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Warning signs to not buy a house

7 Warning Signs You Can't Afford That New House

 A solid foundation for you and your family is what a home provides. Buying a home will always be one of the most important decisions in anyone’s life. Your home is your financial health indicator. It will help you achieve a certain level of financial freedom and also help you build net worth. But if buying a home that is larger than what you can afford then it can become a major burden and also uninvited stress. Well, how do you know if you can’t afford a house? Here are some key signs one must look out for before purchasing that ‘not so affordable home’

 1. Outside your budget!

Out of your budget house

Financial comfort is what one must think of.. Home buyers tend to go beyond their budgets. But we should be aware that a budget exists for a reason! Going beyond what was initially your budget might be alarming enough for a home buyer to indicate that - this house is not meant for you. To start with, What is a budget? For that you need to calculate your monthly expenses from your current income. Your expense might increase so make room for that additional expenses but your salary would be the same. Keeping in mind your expenses, are you ready to pay a particular amount every month as your home loan EMI , if not then take this as a warning that - This house is not for you!’


2. Assumptions about future income and expenses

Assumptions about future income and expenses


We’ll make more money in the near future so getting a larger and more expensive home is not a bad deal. This thinking is disastrous and possibly land you in trouble. You can't guarantee that you or your better half might get a raise that you were counting on. Predicting your future income and expenses is highly impossible with any real accuracy. Depending on your current salary, and an increase in your expenses should be considered whenever you are budgeting for a house. Such approach will give you enough room to save money, invest, and eventually pay off that house completely.


3.  You're unable to put 20 percent down

 Unable to put 20 percent down payment for your house

To simple put in words, the more you put down, the less you'll have to borrow. If you put a huge chunk of money as your down payment then it would be advantageous as you'll start off with a larger piece of equity in the home. It also means lesser interest payments.

If you weren't able to save 20 percent for a down payment, ask yourself why you think you'd comfortably make the mortgage payments now. Rather than jump into buying, consider saving more for a larger down payment. Your future self will thank you.


4. You are nearing the maximum mortgage

nearing the maximum mortgage so out of credit

When you apply for a mortgage, banks will tell you that you’ve been approved for a certain amount of mortgage. It's important to remember that this is the maximum amount that you can borrow. You should always keep in mind that the actual amount you borrow should never be close to that maximum.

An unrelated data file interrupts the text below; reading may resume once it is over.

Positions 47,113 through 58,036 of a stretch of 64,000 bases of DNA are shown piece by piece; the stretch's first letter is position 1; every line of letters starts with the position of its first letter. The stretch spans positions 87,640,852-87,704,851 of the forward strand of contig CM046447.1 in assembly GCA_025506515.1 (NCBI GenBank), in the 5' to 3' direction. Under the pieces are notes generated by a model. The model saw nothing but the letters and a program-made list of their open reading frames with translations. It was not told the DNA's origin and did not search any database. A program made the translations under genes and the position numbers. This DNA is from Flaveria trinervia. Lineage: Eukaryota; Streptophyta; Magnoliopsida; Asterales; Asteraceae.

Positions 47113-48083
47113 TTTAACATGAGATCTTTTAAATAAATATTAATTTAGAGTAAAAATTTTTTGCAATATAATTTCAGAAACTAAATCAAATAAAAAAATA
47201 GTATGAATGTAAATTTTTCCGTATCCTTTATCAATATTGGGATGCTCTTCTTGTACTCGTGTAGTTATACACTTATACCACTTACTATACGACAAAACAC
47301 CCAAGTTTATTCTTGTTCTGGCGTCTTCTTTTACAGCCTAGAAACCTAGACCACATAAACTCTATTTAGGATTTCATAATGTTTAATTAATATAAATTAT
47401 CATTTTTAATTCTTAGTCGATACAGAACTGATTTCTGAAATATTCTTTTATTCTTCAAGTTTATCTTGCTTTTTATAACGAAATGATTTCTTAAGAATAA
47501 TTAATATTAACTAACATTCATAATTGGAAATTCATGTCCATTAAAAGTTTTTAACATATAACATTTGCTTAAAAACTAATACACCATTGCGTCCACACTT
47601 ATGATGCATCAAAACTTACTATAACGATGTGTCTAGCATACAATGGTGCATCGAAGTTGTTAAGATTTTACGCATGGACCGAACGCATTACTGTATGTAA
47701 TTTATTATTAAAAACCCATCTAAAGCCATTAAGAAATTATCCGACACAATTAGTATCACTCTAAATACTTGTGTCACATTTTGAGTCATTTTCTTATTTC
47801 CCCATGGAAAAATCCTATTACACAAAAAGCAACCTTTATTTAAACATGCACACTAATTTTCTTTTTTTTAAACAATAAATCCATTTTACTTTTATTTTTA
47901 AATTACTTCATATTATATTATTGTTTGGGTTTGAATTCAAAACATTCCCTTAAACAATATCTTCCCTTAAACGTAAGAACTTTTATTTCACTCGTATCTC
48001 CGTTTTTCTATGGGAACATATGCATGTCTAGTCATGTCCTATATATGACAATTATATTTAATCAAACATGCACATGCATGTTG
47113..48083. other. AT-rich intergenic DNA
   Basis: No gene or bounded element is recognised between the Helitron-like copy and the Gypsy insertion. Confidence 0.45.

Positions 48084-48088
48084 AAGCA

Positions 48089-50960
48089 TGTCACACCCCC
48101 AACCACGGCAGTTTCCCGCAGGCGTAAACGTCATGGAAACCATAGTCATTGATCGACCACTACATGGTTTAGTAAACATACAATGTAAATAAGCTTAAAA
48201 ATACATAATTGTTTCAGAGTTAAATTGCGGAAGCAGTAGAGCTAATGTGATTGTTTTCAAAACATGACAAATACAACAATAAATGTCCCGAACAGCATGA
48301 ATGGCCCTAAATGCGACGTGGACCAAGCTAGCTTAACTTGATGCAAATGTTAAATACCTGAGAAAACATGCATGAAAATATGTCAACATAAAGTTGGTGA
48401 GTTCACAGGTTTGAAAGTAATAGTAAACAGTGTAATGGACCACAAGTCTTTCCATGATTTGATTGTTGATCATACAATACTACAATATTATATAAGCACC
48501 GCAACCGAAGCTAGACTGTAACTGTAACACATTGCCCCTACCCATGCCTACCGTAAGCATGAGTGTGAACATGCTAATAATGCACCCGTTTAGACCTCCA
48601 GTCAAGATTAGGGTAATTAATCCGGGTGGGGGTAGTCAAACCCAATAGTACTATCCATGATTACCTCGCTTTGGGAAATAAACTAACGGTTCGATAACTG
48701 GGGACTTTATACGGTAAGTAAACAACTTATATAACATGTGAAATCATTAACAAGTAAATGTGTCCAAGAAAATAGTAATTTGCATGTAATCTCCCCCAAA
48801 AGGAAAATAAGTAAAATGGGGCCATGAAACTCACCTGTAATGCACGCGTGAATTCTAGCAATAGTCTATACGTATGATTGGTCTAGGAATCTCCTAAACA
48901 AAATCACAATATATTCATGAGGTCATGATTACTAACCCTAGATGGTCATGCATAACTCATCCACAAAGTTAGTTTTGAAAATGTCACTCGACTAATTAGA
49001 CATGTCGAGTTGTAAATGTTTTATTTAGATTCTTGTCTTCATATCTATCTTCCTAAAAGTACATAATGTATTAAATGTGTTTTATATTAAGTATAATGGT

Banks are more conservative now than in the past, but still are likely to approve you for a loan that is larger than what you can comfortably afford. Don't get too excited about what the bank says as they are readily available to give you loan on higher rates don’t fall for it until and unless it is in your budget.


5. Your decision is guided by emotion

Your decision is guided by emotion

Don't let your emotional decision take over your financial decision. Buying a home is ultimately a financial decision, and we tend to turn it into an emotional one. Your dream home could become a nightmare if you allow your emotions to be your guide. That scenic view, private theatre, swimming pool, roof top deck aren't going to seem so special when you have trouble making the monthly payments.It is absolutely fine to have certain criteria in mind when searching for a home. But you need to make sure that  affordability tops it!


6. Borrowing From a Retirement Account


retirement fund to own a house


Many homebuyers borrow from their retirement accounts to help cover their down payment. When you tend to use your retirement funds remember that you are tapping into funds that were intended for the future. Remember the reason you chose to save for retirement in the first place. If dipping into your retirement savings is your only option for purchasing a home, consider that a warning sign.


7. Your debt-to-income ratio is more than 40 percent

debt to income ratio to buy a house

The best indicator that tells you how much your home loan should cover is your debt-to-income ratio. Debt-to-income ratio is the fraction of your monthly income you devote toward repaying debt. In India, households often pay 25-40% of their income as EMIs. But, debt-to-income ratio should ideally be lower than 30%.

If you find that your debt-to-income ratio is on the high side, consider backing away from buying a home immediately. Take time to pay off your other debts and boost your income, if you can. By entering the home buying process with a lower debt-to-income ratio, you'll be less likely to find yourself in a house you can't handle financially.

 To conclude, it’s not easy to admit, but you will know deep down if the home you’re buying is too much. If you have doubts then you’ll be doing yourself a favor by paying attention to them, even if it means passing on the home you had your heart set on. There are definite signs that you're about to get in over your head and taking them into account the costs associated with having a home that you can afford will have long-lasting effects on your bank balance that you may later come to regret. So think wise before you see the price!



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